Dan Sharp is currently conducting research for a book that revolves around the 1980 album Saudades by Afro-Brazilian Naná Vasconcelos. The book will situate Naná‘s reimagining of percussion and voice in the context of his itinerant life in New York, Europe and Brazil in the 1970s and 1980s. Snacks provided!

New Worlds, Indigenous Technologies and European Cabinets of Curiosities

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“New Worlds, Indigenous Technologies and European Cabinets of Curiosities”
Lecture by Dr. Surekha Davies

In the early modern period, European perceptions of distant peoples shifted from curiosity and admiration to a growing conviction that Europe resided at the top of a cultural, technological, and racial hierarchy. Making knowledge about both humans and the natural world became increasingly visual pursuits. This paper explores descriptive methods and classificatory schemes for overseas artifacts through the close reading of inventories and catalogs of early modern curiosity cabinets. It argues that these texts were material and discursive objects that helped to constitute cultural hierarchy through typologies of objects. The processes of inventorying human variety also shaped European identities in relation to both classical antiquity and to the material antiquities of new worlds.

Dr. Surekha Davies is Assistant Professor of History at Western Connecticut State University. She writes on cultural encounters, visual and material culture, cartography, monster theory, collecting, and the history of mentalities. Her first book, Renaissance Ethnography and the Invention of the Human: New Worlds, Maps and Monsters (Cambridge University Press, 2016), won the 2016 Roland H. Bainton Prize in History from the Sixteenth Century Society & Conference, and the 2016 Morris D. Forkosch Prize from the Journal for the History of Ideas. Dr. Davies is currently working on a new book project, Collecting Artifacts in the Age of Empire, and is a Mellon longterm fellow at the Folger Shakespeare Library for 2017-18.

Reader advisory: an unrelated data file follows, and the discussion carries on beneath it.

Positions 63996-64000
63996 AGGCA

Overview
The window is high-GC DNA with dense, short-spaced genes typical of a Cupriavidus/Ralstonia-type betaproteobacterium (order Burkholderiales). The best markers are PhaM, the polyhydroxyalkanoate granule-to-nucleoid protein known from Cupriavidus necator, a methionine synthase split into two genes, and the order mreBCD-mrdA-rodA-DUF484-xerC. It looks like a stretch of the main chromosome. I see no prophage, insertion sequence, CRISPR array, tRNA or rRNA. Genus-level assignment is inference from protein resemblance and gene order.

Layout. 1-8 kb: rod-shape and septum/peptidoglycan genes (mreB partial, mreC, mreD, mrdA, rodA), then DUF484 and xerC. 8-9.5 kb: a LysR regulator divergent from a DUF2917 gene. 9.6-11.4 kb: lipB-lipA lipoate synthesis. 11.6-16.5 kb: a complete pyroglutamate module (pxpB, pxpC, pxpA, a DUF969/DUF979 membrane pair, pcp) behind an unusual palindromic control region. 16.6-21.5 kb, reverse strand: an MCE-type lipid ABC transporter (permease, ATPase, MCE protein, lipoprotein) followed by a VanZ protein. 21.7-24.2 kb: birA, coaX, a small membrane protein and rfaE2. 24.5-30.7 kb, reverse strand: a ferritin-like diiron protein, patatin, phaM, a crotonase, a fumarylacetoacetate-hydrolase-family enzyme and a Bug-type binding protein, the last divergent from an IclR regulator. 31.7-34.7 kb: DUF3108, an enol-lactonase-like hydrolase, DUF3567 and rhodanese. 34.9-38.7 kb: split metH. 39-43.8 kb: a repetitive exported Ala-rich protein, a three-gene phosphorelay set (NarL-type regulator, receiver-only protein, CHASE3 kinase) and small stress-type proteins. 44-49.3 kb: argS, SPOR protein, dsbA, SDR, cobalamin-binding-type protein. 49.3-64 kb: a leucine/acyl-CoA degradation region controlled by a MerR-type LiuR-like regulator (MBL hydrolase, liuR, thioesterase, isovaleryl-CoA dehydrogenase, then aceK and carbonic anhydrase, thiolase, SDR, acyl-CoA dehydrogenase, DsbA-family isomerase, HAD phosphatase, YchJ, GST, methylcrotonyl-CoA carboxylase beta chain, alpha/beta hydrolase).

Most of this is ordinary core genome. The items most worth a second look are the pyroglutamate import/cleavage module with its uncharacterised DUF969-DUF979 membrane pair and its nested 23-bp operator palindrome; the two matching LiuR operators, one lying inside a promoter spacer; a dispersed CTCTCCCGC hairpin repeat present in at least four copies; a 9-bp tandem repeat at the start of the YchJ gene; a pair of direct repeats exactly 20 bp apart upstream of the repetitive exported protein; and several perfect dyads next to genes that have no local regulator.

Why Marronage Still Matters: Lecture with Dr. Neil Roberts

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What is the opposite of freedom? Dr. Neil Roberts answers this question with definitive force: slavery, and from there he unveils powerful new insights on the human condition as it has been understood between these poles. Crucial to his investigation is the concept ofmarronage—a form of slave escape that was an important aspect of Caribbean and Latin American slave systems. Roberts examines the liminal and transitional space of slave escape to develop a theory of freedom as marronage, which contends that freedom is fundamentally located within this space.In this lecture, Roberts will explore how what he calls the “post-Western” concept and practice of marronage—of flight—bears on our world today.

This event is sponsored by the Kathryn B. Gore Chair in French Studies, Department of French and Italian.
For more information contact Ryan Joyce at or Fayçal Falaky at

Newcomb Art Museum to host María José de la Macorra and Eric Peréz for Gallery Talk

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Join us at the Newcomb Art Museum in welcoming Mexican artists María José de la Macorra and Eric Peréz for a noontime gallery talk as they discuss the current exhibition Clay in Transit: Contemporary Mexican Ceramics (which features works by María José de la Macorra) and the focus and process of their work. The talk is free and open to the public.